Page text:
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Modular Connector Tutorial

by www.fiber-mart.com

Modular Connectors Overview

Modular connector, also called modular phone jack/plug, RJ connector, and Western jack/plug, is the name given to a family of electrical connectors originally used in telephone wiring and now ommonly used for telephone systems, data networks, and low-speed serial connections. The most well known applications of modular connectors are for telephone jacks and for Ethernet jacks, both of which are nearly always modular connectors.  Modular connectors are inexpensive, relatively simple to terminate, and easy to plug and unplug. A modular connector typically has a clear, plastic body, with a tab that locks the plug and jack into place when connected.

Modular connectors have gender: male connectors are called plugs, while female connectors are called jacks or, sometimes, sockets. In the vernacular used by the technology industry, modular connectors are called RJ connectors. "RJ" is an acronym for Registered Jack, with the letters RJ to denote the capabilities of jacks in a building, and how they should be wired in order to connect to the public phone network. RJ plug connections are typically terminated by using a crimping tool to crimp the connector onto the conductors of a cable.

The modular connectors are designed with two numbers that represent the quantity of positions and contacts, with each number followed by a "P" and "C", for example, "6P2C" for a modular connector having 6 positions and 2 contacts. Alternate designations omit the "P" and "C" while separating the position and contact quantities with either an "x" ("6x2") or a slash ("6/2"). For instance, RJ11 connectors often with 6 positions and 4 contacts, to which are attached just 2 wires.

Position of Modular Connectors

Modular connectors come in four sizes: 4-, 6-, 8-, and 10-position, where a position is a location for a contact. Not all of the positions may have contacts installed. Which means modular plugs are described as containing a number of potential contact "positions" and the actual number of contacts installed within these positions. When contacts are omitted, they are typically done so from the outermost pair of contacts inward, such that the number of contacts is almost always an even number. Following picture figures a 8P8C RJ45 connector.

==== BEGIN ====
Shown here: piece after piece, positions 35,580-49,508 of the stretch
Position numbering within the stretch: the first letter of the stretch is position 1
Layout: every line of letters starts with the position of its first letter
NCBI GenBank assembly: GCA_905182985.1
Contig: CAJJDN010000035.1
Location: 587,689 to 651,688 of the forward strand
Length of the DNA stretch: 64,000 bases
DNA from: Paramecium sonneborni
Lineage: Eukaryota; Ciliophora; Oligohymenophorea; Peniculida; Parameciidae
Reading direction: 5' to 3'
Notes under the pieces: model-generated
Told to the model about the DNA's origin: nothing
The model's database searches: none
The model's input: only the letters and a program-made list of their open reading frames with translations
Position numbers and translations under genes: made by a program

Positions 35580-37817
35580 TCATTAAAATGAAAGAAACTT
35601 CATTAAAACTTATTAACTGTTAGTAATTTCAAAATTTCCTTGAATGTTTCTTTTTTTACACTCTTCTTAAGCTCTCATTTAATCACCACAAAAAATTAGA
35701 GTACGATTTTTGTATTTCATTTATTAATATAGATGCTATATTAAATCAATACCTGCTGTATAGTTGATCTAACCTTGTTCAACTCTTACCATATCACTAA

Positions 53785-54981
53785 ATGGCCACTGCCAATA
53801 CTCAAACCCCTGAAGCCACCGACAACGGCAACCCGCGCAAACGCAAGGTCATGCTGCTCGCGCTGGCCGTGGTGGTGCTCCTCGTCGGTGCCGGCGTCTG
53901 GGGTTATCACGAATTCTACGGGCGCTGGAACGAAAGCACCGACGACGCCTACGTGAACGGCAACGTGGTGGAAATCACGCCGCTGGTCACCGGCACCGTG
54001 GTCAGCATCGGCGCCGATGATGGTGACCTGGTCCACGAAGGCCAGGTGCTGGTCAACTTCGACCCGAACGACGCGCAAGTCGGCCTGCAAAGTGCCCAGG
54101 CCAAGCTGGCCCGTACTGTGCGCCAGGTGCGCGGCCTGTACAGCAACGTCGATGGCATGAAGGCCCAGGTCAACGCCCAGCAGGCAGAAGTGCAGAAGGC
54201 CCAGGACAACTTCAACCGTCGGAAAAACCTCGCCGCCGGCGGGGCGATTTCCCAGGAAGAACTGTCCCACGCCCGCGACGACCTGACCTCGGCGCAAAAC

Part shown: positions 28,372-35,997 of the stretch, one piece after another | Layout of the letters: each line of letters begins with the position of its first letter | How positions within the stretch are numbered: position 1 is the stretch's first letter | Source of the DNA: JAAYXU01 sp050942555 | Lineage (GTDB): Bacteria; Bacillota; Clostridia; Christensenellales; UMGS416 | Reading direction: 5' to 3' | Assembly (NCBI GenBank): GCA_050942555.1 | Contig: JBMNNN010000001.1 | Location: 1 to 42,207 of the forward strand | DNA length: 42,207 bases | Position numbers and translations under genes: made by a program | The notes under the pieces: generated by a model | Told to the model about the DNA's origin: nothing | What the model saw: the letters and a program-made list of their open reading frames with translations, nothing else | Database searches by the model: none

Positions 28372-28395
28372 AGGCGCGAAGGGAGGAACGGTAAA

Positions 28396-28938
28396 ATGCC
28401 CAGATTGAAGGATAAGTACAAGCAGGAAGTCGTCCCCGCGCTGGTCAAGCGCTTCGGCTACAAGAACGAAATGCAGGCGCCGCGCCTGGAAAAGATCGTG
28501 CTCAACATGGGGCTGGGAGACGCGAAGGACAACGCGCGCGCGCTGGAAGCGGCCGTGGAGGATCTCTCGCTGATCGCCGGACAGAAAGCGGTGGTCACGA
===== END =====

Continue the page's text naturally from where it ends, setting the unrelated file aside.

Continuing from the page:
The insulating plastic bodies of 4P and 6P connectors have different widths, whereas 8P or 10P connectors share an even larger body width. The connector body positions with omitted contacts or contacts unattached to wires are unused for the electrical connection, but ensure that the plug fits correctly.

4P and 6P connectors

Blades of Modular Connectors

Modular plugs come with either 2-prong or 3-prong blades. 3-prong blades are the best contact blades you can buy currently and generally found on high quality modular plugs. They hold the wire in the modular plug more efficiently than the 2-prong blades. 3-prongs are designed to be used with either stranded, solid or modular wires. On the contrary, 2-prong blades have different blades for solid, stranded and modular. For solid wire modular plugs, 2-prong blades have chiseled sides to the blades, where stranded wire modular plugs do not.

Blades Of Modular Connectors

Types of Modular Connectors

The terms RJ-11, RJ-12, RJ-22, MMJ, RJ-45, and RJ-48 such are frequently used modular connectors. They are described in below table.

Common TypesDetailApplications
RJ94P4CTypically used on telephone handsets.
RJ104P4CTypically used on telephone handsets.
RJ114P or 6P4CMostly used for terminating telephone wire, for single line POTS telephone jacks in most homes.
RJ126P6CUsed for voice/data applications: telephone (two-line), networking, extended-distance peripherals.
(Modified Modular Plug/Jack)
6PSimilar to the regular RJ12 except with an offset latch. Found most often on older DEC products.